Fetterbush is a handsome evergreen shrub with shiny dark green leaves and sweetly scented flowers. The thick leathery leaves are elliptic to oval, alternately arranged, 1-3 in (2-8 cm) long, and about half as wide. There is a conspicuous vein that runs around the leaf blade just inside and parallel to the margin. The flowers are little bell shaped jewels, about a half inch (12 mm) long, borne in 10-15 flower clusters from the leaf axils. They come out on wood of the previous season, before new growth begins in early spring. Fetterbush flowers are usually pink, but some are nearly white and some nearly red. Although they may be small, the flowers are in showy clusters, very fragrant and they last for several weeks. The bushes average around 3-6 ft (1-2 m) tall, but can sometimes get as tall as 12-15 ft (4-5 m). Fetterbush often grows in thickets and individual bushes can have multiple stems.
Location Lyonia lucida is a common understory shrub in wet savannas, bogs, cypress swamps, pine flatwoods and even dry scrubby habitats throughout the southeastern coastal plain from Virginia though the Florida peninsula and west to Louisiana. It also occurs in Cuba.
Fetterbush should do well anywhere blueberries do well. They need an acidic soil. Light: Partial shade to full sun. Moisture: Fetterbush grows naturally in moist to fairly dry sandy soils. Once established, it should need no supplemental watering. Hardiness: USDA Zones 7-10. Propagation: Fetterbush can be propagated from stem cuttings in spring.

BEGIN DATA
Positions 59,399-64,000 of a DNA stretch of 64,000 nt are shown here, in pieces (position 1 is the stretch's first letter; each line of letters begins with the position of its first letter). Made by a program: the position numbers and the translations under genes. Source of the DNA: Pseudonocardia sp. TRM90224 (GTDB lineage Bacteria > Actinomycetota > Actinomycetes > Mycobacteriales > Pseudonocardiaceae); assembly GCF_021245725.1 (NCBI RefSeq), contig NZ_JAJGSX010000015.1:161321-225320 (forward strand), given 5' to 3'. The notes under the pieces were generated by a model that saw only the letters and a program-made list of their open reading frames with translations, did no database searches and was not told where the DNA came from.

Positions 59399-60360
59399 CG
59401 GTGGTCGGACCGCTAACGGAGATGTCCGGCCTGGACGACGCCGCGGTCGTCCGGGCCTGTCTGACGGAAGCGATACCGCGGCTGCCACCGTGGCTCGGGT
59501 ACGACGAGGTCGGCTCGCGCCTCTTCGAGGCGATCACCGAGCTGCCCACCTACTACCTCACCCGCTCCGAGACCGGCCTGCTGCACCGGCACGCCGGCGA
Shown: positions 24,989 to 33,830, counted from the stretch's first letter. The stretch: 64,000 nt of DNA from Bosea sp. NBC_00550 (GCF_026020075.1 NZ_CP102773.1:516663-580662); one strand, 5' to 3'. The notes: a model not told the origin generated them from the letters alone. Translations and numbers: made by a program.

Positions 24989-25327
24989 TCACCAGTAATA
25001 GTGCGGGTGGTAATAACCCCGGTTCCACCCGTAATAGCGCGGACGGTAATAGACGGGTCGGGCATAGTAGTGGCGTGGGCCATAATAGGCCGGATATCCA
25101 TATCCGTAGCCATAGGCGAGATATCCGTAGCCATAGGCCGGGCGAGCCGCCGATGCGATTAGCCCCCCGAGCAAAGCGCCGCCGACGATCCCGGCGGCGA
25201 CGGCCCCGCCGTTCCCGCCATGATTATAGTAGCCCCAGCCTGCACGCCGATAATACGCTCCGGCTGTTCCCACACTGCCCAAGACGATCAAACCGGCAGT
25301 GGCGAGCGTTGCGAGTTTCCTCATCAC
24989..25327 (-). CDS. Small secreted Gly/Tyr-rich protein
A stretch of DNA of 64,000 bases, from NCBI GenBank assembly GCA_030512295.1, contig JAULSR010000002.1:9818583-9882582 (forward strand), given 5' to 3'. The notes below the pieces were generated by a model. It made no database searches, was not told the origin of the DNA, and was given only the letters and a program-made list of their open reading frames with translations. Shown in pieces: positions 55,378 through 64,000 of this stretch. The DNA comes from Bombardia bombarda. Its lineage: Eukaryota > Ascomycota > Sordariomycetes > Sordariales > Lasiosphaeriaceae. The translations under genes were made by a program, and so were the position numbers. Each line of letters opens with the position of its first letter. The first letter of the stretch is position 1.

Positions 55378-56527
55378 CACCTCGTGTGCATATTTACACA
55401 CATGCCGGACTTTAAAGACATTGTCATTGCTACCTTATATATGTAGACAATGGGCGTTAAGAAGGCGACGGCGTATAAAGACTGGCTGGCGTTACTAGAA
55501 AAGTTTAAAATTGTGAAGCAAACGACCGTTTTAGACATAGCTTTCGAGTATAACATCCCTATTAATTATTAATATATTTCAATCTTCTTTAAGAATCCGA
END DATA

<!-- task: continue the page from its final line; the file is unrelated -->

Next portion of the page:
Fetterbush is adaptable and is found growing in both wet and dry soils. It is a good choice for planting at the edges of lakes and ponds that experience wide changes in water levels adapting to both flood and drought.
Fetterbush is a very showy little shrub when in flower and during the rest of the year, too. It deserves more attention from gardeners who like to use native plants. Use fetterbush in hedges or in mixed shrub plantings. Your best bet, though, is if it's already growing in your landscape. If you are that lucky, you can "release" the plants by trimming away competing vegetation and opening up the canopy above the fetterbushes. (Especially if the canopy is dominated by large ecological hogs like laurel oak or water oak, which grow fast, rot out, die young, and tend to fall over on things.)
I love the smell of fetterbush flowers; they smell like honey to me and I always wondered whether "gallberry" (Ilex glabra ) honey - so popular in the South - was really made from the flowers of fetterbush, which seems to be always growing alongside gallberry. Well, I was wrong. Apparently honey bees cannot effectively harvest nectar from fetterbush flowers because their tongues are not long enough to get down inside the flower. Native bumblebees pollinate the fetterbush flowers. But the honeybees really do make an outstanding honey from gallberry! Maybe the smell of the nearby fetterbush inspires them.